The bedtime for young children between the ages of two to five in Korea was the latest at 9:52 p.m. among that of children in Japan, the United States, Finland and Taiwan, a recent study by the Korea Institute of Child Care and Education said. More than 58 percent of Korean children went to bed past 10 p.m. In 2016, studies showed that total daily hours of sleep for young children in Korea were one hour and eight minutes shorter than the hours in Western countries such as the United States, England and Canada.
Sufficient amount of sleep is important for children growing up. Children lacking sleep not only has stunted growth but is at higher risk for other diseases such as obesity and precocious puberty. For adolescents, sleep deprivation leads to difficulty with schoolwork due to lowered concentration levels and in extreme cases behavior disorders.
An environment conducive to sleep is pivotal for better sleep. The temperature and humidity of the bedroom is important. In the winter, the bedroom being too warm can get in the way of quality sleep. It is advised that the bedroom be kept at cool temperatures between 18-23 degrees Celsius. In the dry winter and spring, using a humidifier or drinking water can aid falling asleep.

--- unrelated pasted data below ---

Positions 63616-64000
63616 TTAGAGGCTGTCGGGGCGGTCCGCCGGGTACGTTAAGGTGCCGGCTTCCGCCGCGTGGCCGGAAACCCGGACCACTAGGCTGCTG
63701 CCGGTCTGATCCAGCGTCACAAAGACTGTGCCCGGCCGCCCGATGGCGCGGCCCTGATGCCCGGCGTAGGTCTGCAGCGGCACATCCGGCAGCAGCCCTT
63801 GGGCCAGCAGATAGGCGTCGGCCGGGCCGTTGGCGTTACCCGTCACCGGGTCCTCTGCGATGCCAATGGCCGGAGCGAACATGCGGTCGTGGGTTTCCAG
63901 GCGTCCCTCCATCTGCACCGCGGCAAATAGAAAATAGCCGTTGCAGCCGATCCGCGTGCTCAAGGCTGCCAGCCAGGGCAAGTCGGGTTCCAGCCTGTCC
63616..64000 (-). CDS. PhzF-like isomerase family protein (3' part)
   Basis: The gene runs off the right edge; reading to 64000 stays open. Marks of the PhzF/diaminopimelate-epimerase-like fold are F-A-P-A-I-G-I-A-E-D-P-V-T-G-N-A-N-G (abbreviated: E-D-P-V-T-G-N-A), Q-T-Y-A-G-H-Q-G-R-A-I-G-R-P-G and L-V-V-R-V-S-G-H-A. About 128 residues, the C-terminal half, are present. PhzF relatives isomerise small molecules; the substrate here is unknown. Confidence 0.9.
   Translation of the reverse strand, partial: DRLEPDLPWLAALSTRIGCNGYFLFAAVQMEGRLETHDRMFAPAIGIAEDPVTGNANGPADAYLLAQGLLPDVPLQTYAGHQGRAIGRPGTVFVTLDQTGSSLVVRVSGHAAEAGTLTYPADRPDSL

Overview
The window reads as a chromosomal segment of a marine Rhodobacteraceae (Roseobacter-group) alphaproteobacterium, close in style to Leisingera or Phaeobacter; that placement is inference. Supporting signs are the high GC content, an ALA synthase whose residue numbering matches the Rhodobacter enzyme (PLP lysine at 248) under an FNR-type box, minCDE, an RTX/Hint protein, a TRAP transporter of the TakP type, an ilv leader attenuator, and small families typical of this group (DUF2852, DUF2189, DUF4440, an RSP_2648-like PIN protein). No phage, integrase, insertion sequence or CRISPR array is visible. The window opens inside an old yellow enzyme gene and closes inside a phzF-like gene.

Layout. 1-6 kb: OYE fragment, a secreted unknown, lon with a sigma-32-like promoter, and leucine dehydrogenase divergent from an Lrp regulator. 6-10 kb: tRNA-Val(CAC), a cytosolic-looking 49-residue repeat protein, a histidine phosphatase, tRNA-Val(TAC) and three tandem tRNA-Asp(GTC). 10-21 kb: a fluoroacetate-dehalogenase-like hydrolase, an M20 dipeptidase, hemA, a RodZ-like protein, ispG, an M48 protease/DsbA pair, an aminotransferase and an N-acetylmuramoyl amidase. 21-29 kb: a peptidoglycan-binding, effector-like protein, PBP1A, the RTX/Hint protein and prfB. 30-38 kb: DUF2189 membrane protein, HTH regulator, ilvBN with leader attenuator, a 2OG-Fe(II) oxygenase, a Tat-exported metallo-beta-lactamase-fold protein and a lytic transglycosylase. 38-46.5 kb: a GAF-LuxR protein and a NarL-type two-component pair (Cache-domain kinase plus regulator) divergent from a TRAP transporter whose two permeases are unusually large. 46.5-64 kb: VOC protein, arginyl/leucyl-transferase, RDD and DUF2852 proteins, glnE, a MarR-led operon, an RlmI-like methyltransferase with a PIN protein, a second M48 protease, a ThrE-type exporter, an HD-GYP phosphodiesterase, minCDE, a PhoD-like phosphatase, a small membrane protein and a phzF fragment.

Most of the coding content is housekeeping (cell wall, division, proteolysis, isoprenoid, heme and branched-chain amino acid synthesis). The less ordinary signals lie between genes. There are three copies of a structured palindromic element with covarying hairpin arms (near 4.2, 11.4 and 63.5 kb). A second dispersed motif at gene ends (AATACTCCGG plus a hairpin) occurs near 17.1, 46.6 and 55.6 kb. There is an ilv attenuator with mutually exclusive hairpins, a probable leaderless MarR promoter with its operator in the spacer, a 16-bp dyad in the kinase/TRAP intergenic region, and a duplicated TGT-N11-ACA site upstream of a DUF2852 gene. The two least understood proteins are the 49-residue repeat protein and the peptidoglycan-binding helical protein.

Eating a small portion of carbohydrates before bedtime can be conducive to falling asleep, but eating too much must be avoided. Overeating hinders sleep. When having trouble falling asleep, lying in bed and trying can be stressful. Instead, it is advised to get up and try light stretching exercises that relieve stress.
Young children or teenagers in their growth stages should go to bed before 10 p.m. The body releases the most growth hormones between 10 p.m. and 2 a.m.
Mee-Jee Lee firstname.lastname@example.org